IF we Englishmen do pride ourselves on anything it is upon our reputation as sportsmen. We take pains to register approval whenever we see a citizen armed with a tennis racket or a bag of golf clubs, and we get positively delirious when a man appears carrying a cricket bag. Look at the sudden hush which falls upon Victoria Station when people are seen returning from the winter sports, staggering under skis and other weird apparatus! Every rule has its exception; you mustn’t let your spotting fancy turn towards motor cars.
Our great and good governments, which are supposed to voice the sentiments of The People, make no secret of their view that people who drive cars are a dangerous gang of homicidal maniacs; they can’t quite be immured in dungeons, but they can be loaded with abuse instead of chains, taxed in the manner the late King John taxed the Jews of his time, and generally dragooned in the interests of some quite mythical body called The Public. This is the more strange, as every Englishman, and ipso facto sportsman, known to us drives or is driven in some kind of I.C. vehicle, and takes the greatest interest in the subject whenever it is discussed.
Musing over these things, some light seemed to be shed on the problem by a report of a meeting apparently convened by the Minister of Transport, at which he respectfully heard a suggestion by a representative of the Pedestrians Association to the effect that drivers involved in accidents should be hung, whether in fault or not. Is it possible that, forgetful of the precedent of the Ten Tailors of Tooley Street, the Powers-that-be have been hynotised by the incessant claim that the Pedestrians Association is the People of England? That would account for conduct towards motorists which, if only it took place in another country, would be –denounced quite roundly as Hitlerism. The latest effort has been the imposition of a twenty-mile speed limit, though how it is going to be enforced in these days of black-outs Government only knoweth.
Talking about those Tailors of Tooley Street—I beg your pardon, I mean the Pedestrians Association—it seems to me that it is quite time they came, or were dragged, into the open so that we might know just what they stand for, and decide for ourselves how far the general Press and the Government are justified in their subservient attitude towards them. Will the Association tell us–I’m sure the Editor will give them space for their replies—how many members it has, and what its membership income might be? Will it say just who the people are who are its chief supporters who dictates its policy, and whether they own cars or not? Will it tell us whether it encourages forms of pedestrianism, such as rambling and the Stock Exchange walk to Brighton, and whether it discourages cycling, roller skates and scooters, and other forms of transport?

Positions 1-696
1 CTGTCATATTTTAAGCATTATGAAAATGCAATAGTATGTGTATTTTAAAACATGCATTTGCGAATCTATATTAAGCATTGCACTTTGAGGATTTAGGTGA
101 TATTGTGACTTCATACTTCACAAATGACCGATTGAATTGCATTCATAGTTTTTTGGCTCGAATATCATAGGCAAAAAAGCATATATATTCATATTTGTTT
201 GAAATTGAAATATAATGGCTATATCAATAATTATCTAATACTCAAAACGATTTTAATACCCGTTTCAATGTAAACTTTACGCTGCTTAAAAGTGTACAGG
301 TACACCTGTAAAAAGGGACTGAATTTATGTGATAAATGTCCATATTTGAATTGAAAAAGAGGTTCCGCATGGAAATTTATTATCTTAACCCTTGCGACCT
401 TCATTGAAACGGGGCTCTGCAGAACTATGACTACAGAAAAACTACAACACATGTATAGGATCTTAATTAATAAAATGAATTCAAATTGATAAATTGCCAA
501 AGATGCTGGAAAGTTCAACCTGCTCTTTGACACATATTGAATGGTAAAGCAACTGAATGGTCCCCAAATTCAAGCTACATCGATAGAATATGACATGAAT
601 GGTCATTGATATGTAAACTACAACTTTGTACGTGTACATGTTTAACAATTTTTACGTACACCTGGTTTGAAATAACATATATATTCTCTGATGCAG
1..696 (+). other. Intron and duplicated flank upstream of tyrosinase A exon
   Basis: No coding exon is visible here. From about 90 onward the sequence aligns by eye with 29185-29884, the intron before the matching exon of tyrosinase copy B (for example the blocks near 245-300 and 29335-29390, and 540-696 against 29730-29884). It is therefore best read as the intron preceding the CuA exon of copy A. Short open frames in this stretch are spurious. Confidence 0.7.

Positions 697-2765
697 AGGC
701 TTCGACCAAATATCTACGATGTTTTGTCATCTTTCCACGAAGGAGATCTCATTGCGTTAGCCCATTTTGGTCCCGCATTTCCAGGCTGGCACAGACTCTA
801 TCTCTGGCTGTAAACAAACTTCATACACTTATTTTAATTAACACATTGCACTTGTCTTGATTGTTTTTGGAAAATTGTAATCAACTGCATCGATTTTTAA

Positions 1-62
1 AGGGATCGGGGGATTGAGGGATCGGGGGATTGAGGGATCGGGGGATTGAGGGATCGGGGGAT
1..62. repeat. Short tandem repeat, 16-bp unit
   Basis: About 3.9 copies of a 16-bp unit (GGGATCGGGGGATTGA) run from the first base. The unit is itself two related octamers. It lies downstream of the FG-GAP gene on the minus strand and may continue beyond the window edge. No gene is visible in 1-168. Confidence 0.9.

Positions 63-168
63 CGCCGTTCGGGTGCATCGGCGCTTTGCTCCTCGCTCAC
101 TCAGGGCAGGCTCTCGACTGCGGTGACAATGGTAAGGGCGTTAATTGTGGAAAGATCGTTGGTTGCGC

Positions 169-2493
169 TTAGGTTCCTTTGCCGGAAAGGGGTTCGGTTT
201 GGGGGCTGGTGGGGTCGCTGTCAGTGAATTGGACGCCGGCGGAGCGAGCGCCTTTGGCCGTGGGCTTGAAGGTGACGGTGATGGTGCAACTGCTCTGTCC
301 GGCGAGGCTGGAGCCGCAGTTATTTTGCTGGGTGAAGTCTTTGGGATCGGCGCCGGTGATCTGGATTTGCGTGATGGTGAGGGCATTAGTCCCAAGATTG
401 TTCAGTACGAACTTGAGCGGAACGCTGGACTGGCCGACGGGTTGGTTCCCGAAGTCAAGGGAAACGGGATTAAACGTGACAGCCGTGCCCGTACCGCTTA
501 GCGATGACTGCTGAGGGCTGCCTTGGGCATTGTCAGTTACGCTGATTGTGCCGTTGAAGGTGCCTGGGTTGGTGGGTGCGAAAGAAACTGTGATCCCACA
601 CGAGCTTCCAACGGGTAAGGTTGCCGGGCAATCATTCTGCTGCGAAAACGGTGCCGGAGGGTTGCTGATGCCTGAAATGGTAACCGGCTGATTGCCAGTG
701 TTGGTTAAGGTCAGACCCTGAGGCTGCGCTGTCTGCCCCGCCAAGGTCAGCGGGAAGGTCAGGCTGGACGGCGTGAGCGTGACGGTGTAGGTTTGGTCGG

It will certainly hear with regret that there is more than a suspicion that it is only an anti-motoring society masquerading under a misleading title, and this is a heaven-sent opportunity for it to clear itself of the stigma, if stigma it is.
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The lamented little Audrey used to laugh, and laugh and laugh in a cynical manner for one of tender years, and we can imagine the Clerk of the Weather copying her not too courteous example, for he must have laughed when he heard our discussions about laying the car up at the end of last year, knowing exactly what he had in store for us in January and February. So far, at any rate, the few licences which have been taken out— and supplied with the maximum delay, they say –might just as well have been left alone, whether the money saved was invested in War Loan or in Football Pools.
It is difficult nowadays to get an idea of circumstances all over the country, but in my own district they were quite nasty, reducing my motoring to an occasional trip through the snow to the garage, to see if the car was still there. A man using a car for business purposes told me that setting out to visit customers in the North Midlands, he drove for some distance through veritable trenches dug through snowdrifts, until at last he decided to turn tail, lest he should have to quarter himself upon said customer for the duration …. of the winter. Certain tradesmen in my village had to leave their vans in their garages, resorting to home-made sledges dragged by rebellions and disgruntled boys.